Category 3 Storm Continues Pushing Through Bahamas, Aiming For Florida Coastline
Tolls have been suspended on nearly all of Florida’s toll roads and the mainline of Florida’s Turnpike due to the approach of Hurricane Matthew. Chad Huff, spokesman for the Florida Department of Transportation, announced the toll suspensions late this afternoon in a written release. The suspensions take effect at 8 p.m. Eastern Daylight Time and will remain in effect for the duration of the storm.
The suspensions will be in effect for the following roadways:
Florida’s Turnpike Mainline, from Exit 2X in North Miami Beach/Miramar, north to the mainline terminus at Wildwood’s Exit 309.
Huff warned drivers to follow road signs and pay attention to message signs on the roadways. Specifically, he stated there would be directional signs posted at toll plazas, warning drivers to use extra care, as the plazas will be unmanned. “[Drivers] are advised to obey directional signs posted in advance of toll plazas and exercise caution when approaching the plaza structure.”
The National Hurricane Center’s 5 p.m. hurricane advisory shows the track of Matthew has jogged back to the west, putting the storm just offshore of Stuart by Friday morning. With the windfield on Hurricane Matthew extending outward about 175 miles from the center, even an offshore storm is likely to cause extreme high winds on approach, making travel hazardous beginning around midday Thursday, according to forecasters.
Tolls will remain suspended until after the storm passes and officials have assessed damage on the roadways, Huff said.
The majority of Florida’s east coast remains under a hurricane warning this afternoon, this as Hurricane Matthew continues its trek into the Bahamas, and eventually into the Gulf Stream near Florida. The National Hurricane Center’s latest forecast track has pushed the cone slightly to the east, which could bode well for drivers on Florida’s Turnpike, particularly in South Florida. The storm’s closest approach is expected late Thursday into Friday morning.
The storm system has prompted emergency operations offices to open across the state, and many government offices and schools, particularly in communities along the eastern shore, will be shuttered Thursday and Friday. The Florida Department of Transportation has been holding emergency meetings with various state officials, including discussions with Governor Rick Scott and federal authorities.
However, with the latest track pushing Hurricane Matthew to the east, FDOT will leave Florida’s Turnpike operating as usual, but with additional roadway patrols. There were “no toll suspensions as of yet,” said Chad Huff, an FDOT spokesman, via email. “All Turnpike service plazas are operating normally with food and fuel.”
Whether there is a decision to suspend tolls will depend greatly on whether Hurricane Matthew either strengthens or turns west into the peninsula. The current track still has the system coming perilously close to shore, but farther north than the early morning track, pushing many of the toll roads in Florida out of the most dangerous parts of the storm.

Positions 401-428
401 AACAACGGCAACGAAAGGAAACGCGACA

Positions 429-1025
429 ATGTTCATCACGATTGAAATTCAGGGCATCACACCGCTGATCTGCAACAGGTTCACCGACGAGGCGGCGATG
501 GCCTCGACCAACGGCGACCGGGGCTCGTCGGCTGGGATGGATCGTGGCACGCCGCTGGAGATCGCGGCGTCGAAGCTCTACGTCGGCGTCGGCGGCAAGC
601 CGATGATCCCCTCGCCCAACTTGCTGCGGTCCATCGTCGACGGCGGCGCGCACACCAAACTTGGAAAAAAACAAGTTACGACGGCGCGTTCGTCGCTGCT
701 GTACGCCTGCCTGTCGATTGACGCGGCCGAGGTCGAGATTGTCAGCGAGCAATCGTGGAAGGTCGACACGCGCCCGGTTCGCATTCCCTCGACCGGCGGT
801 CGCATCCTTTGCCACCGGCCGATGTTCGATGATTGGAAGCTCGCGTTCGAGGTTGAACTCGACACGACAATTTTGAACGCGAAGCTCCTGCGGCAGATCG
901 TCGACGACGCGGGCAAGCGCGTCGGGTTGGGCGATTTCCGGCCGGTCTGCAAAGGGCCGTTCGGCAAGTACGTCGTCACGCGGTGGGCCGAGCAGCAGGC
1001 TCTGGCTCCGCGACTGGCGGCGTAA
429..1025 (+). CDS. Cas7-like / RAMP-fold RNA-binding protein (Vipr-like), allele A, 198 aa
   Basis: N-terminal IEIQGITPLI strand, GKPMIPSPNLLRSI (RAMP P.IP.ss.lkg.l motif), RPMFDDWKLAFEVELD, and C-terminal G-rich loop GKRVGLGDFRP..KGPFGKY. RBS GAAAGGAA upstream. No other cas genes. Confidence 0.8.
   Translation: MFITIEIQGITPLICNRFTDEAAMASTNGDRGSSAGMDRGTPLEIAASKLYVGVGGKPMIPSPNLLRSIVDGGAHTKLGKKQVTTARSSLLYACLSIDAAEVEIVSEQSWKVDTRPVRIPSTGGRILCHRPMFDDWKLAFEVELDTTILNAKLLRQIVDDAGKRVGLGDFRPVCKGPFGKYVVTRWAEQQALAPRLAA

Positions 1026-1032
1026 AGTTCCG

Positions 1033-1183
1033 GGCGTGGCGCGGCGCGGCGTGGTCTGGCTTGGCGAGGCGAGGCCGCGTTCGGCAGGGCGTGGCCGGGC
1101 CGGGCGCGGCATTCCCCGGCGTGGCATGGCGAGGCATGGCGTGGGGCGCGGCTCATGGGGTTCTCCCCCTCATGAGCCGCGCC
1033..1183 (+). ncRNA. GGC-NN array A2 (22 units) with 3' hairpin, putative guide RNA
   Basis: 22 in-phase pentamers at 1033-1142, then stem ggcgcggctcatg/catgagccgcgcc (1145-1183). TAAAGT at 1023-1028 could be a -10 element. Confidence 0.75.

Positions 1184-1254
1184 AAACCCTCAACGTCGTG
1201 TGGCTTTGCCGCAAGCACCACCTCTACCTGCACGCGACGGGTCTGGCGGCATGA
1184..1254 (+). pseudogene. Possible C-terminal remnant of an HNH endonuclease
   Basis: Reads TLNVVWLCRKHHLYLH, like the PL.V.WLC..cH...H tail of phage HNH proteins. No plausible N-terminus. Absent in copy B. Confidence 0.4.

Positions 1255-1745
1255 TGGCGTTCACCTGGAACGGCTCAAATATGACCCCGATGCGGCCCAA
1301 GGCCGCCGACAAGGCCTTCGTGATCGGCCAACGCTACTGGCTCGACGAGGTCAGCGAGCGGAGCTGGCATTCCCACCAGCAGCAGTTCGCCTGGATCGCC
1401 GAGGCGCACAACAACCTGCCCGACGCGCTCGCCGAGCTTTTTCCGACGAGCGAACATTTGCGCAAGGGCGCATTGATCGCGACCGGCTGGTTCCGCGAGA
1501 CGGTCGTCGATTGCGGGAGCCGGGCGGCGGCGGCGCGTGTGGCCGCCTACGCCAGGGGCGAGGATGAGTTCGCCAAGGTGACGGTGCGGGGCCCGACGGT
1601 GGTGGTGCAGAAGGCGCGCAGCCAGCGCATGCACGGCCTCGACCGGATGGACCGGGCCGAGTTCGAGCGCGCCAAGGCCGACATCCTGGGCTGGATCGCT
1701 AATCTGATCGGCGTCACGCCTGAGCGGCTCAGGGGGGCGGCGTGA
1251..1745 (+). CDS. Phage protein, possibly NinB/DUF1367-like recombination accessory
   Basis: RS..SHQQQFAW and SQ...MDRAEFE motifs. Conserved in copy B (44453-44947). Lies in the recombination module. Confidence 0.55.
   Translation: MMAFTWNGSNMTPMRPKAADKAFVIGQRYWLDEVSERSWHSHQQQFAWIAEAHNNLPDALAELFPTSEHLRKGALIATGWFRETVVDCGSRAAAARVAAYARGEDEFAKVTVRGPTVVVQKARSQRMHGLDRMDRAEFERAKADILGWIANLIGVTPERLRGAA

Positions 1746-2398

However, the NHC wind field forecast still puts much of Florida’s Turnpike under the lash of tropical-storm force winds. The likelihood of tropical storm-force winds hitting portions of Florida’s Turnpike remains above 70%, and as high as 90% along the Treasure Coast, which includes the communities of Fort Pierce, Port St. Lucie and Stuart.
The NHC’s next full forecast is due to be released at 5 p.m. Eastern Daylight Time.
System Expected To Strengthen Before Coming Near Florida Coast
The track of Hurricane Matthew saw the storm clear the island nation of Cuba during the early morning hours today, as the storm set its sights on the Bahamas and, next, Florida. Forecasters have downgraded the storm to a category 3 hurricane, but no further weakening is expected. In fact, forecasters believe the system will strengthen some as it traverses the Bahamas, following the path of least resistance through the island nation. By Thursday morning, the storm is expected to be off the coast of Florida.
Because of that track, influenced by a high-pressure ridge in the Atlantic, Florida’s east coast is now, largely, under a hurricane warning. Those warnings went up late Tuesday night, only hours after the east coast had been put under tropical storm and hurricane watches. The current hurricane warning area covers the Florida coastline from Golden Beach, in Miami-Dade County, to Sebastian Inlet, at the north end of Indian River County. Hurricane watches are in effect from the inlet north to Fernandina Beach, adjacent to Jacksonville. Tropical storm warnings are in effect for Miami-Dade County and portions of the upper Florida Keys.
State transportation officials are expected to make a decision today about whether to suspend tolls on Florida’s Turnpike. It is unclear how soon such a decision could be made; however, forecasters predict tropical storm conditions will begin to impact the South Florida coast by mid Thursday morning, with conditions deteriorating throughout the day.
It is not uncommon for authorities to suspend tolls and change travel directions on toll roads and other highways to accommodate evacuations.